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The Latest On the Silicon Valley Bank Collapse (BONUS: A Second Bank Failure)

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If nothing else, can we at least appreciate that Silicon Valley Bank collapsed on a Friday so we had plenty of time to pretend we're all financial institution bankruptcy experts for a few days? 

(In case you're wondering WTF a Silicon Valley Bank is, I wrote a blog on Friday that will get you up to speed…)


Pretty much from the moment news broke that Silicon Valley Bank had been taken out by the windbreakers over at the FDIC (read: failed), speculation ran rampant about what was next. Over the weekend hedge fund manager Bill Ackman was leading the "government needs to step in" charge. Bill pointed out that contagion could spread and there could be additional bank runs if the FDIC didn't force everyone to chill the fuck out.

And it turns out he was onto something…

Because on Sunday afternoon regulators stepped in to backstop not only Silicon Valley Bank depositors, but other financial institutions should they be impacted by SVB. 

CNBC - Banking regulators devised a plan Sunday to backstop depositors with money at Silicon Valley Bank, a critical step in stemming a feared systemic panic brought on by the collapse of the tech-focused institution.

Depositors at both failed SVB and Signature Bank in New York, which was shuttered Sunday over similar systemic contagion fears, will have full access to their deposits as part of multiple moves that officials approved over the weekend. Signature had been a popular funding source for cryptocurrency companies.

Those with money at the bank will have full access starting Monday.

The Treasury Department designated both SVB and Signature as systemic risks, giving it authority to unwind both institutions in a way that it said “fully protects all depositors.” The FDIC’s deposit insurance fund will be used to cover depositors, many of whom were uninsured due to the $250,000 cap on guaranteed deposits.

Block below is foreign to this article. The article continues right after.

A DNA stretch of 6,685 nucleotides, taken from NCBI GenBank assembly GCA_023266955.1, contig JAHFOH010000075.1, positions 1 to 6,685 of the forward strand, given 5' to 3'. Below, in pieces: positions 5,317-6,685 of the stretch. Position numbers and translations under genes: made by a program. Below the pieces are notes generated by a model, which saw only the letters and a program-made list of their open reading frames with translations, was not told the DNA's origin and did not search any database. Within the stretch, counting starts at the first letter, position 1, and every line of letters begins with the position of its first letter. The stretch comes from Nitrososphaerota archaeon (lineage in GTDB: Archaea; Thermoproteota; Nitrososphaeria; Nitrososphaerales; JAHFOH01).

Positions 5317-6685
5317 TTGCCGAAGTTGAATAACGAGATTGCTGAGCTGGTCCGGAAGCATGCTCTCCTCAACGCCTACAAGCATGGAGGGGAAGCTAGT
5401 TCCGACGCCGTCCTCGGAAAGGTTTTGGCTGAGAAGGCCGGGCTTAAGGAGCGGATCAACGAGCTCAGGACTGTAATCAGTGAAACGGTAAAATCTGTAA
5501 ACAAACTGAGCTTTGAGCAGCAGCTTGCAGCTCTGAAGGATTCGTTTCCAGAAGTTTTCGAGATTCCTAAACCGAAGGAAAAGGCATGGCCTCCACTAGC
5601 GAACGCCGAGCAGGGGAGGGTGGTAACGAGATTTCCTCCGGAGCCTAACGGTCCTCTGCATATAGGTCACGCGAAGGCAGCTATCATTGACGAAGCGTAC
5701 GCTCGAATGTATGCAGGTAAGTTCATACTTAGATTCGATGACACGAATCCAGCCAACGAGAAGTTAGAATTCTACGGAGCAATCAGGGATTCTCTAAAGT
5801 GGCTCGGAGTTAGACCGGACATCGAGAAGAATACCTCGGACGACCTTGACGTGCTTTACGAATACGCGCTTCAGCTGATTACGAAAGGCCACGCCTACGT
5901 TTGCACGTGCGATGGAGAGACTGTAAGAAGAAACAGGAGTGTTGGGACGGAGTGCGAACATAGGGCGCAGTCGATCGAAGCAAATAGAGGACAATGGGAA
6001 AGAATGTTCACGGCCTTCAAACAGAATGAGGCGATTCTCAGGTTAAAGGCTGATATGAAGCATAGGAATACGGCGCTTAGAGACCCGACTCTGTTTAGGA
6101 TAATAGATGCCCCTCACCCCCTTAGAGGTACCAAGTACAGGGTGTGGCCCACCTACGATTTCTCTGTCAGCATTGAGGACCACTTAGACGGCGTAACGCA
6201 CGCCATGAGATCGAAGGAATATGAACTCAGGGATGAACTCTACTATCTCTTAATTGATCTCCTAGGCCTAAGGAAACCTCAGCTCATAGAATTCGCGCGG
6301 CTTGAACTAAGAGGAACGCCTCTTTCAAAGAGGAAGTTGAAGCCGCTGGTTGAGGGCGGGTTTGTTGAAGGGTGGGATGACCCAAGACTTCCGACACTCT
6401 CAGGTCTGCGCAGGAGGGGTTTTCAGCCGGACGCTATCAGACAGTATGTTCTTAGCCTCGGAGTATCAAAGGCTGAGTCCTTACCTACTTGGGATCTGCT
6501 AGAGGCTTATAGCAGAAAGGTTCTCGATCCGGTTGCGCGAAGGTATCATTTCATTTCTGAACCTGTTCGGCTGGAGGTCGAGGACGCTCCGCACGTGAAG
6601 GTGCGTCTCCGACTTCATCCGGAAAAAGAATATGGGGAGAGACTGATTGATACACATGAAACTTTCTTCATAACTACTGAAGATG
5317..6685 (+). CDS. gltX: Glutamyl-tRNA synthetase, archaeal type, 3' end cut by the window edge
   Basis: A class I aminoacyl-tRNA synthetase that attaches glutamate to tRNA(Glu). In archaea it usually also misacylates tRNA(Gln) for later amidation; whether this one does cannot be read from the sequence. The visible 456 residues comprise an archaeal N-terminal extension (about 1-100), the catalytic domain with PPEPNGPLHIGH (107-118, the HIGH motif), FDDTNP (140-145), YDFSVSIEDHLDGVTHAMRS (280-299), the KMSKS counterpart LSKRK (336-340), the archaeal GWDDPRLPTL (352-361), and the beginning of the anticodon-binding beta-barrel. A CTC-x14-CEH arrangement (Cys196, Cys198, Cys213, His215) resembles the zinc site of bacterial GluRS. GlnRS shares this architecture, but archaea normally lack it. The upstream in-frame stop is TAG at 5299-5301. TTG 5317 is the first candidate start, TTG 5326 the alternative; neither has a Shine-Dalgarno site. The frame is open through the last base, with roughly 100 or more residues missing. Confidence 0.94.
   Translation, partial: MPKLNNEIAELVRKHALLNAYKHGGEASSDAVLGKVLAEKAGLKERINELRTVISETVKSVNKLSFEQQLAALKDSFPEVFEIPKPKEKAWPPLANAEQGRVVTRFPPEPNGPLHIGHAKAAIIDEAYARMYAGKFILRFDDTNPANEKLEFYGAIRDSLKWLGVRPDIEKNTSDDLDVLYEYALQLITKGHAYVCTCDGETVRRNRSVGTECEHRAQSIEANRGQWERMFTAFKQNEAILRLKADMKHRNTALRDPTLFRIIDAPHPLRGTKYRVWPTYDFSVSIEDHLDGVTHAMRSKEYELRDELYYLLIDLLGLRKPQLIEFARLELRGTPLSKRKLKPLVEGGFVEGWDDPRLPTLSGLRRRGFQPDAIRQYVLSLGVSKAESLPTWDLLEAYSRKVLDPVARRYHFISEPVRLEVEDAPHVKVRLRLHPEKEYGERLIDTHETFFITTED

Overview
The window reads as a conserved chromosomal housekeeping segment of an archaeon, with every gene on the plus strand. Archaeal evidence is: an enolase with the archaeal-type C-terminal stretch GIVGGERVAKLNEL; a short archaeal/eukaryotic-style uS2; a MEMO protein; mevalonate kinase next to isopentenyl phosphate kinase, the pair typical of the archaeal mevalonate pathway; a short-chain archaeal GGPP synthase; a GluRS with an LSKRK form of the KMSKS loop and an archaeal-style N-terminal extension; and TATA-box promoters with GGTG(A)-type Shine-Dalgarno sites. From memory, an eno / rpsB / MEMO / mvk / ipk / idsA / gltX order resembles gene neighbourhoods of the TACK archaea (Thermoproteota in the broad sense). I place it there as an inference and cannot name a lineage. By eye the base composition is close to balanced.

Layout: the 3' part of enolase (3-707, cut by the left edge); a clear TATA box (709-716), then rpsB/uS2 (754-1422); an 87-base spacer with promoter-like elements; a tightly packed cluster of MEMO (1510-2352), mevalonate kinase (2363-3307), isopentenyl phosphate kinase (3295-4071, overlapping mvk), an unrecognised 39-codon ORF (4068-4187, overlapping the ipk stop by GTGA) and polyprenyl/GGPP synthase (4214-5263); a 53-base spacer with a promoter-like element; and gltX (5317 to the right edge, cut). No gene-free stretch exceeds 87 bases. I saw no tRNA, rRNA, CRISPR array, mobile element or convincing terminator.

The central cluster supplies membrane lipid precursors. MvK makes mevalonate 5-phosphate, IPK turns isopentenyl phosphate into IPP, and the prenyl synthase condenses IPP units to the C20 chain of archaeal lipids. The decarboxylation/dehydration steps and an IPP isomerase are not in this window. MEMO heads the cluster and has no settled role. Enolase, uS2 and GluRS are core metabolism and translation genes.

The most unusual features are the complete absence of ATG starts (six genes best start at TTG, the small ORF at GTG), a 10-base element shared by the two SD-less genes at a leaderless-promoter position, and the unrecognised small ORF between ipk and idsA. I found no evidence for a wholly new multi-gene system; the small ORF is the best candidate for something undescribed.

Along with that move, the Federal Reserve also said it is creating a new Bank Term Funding Program aimed at safeguarding institutions affected by the market instability of the SVB failure.

Every individual or institution with money at SVB would have access to their funds on Monday morning… because as a society we can avert a worldwide financial crisis… but we can't force banks to open on Sundays. That means even if an account has more than $250k in it, which is the FDIC cutoff… under normal circumstances.

Regulators pinky promised that taxpayers won't foot the bill to keep AI connected smart buttplug companies afloat. The FDIC's deposit insurance fund will make SVB depositors whole. Banks pay quarterly "dues" into the DIF, so it's kind of like banks crowdfunding the startups' bailout.

This was important to POTUS and others following the "bailout" backlash following the 2008 financial crisis. 

Oh, and the Fed and Treasury just dropped the hottest new lending product on the Street… the Bank Term Funding Program (BTFB). The BTFP will offer loans of up to one year to financial institutions to ensure liquidity.

All of this shouldn't be confused with a bank bailout. Even before the government let us know that they planned to do SVB's customers a solid, Janet Yellen told the American people that there won't be a bank bailout, and that she has no problem watching SVB bleed out.

On the sale front, it's still unclear if anyone wants to pick what's left off of SVB's carcass. Apparently there was little interest in a Sunday auction for the bank. Rumor has it PNC was the closest to pulling the trigger before realizing just how much of a shitshow it actually is.

We also got some free basketball receivership on Sunday. US regulators were nice enough to offer the same terms to customers of Signature Bank, which also collapsed on Sunday. If you're wondering why it flew under the radar, it probably has something to do with having fewer assets. But mostly because it was one of the most prominent banks that catered to the crypto industry.

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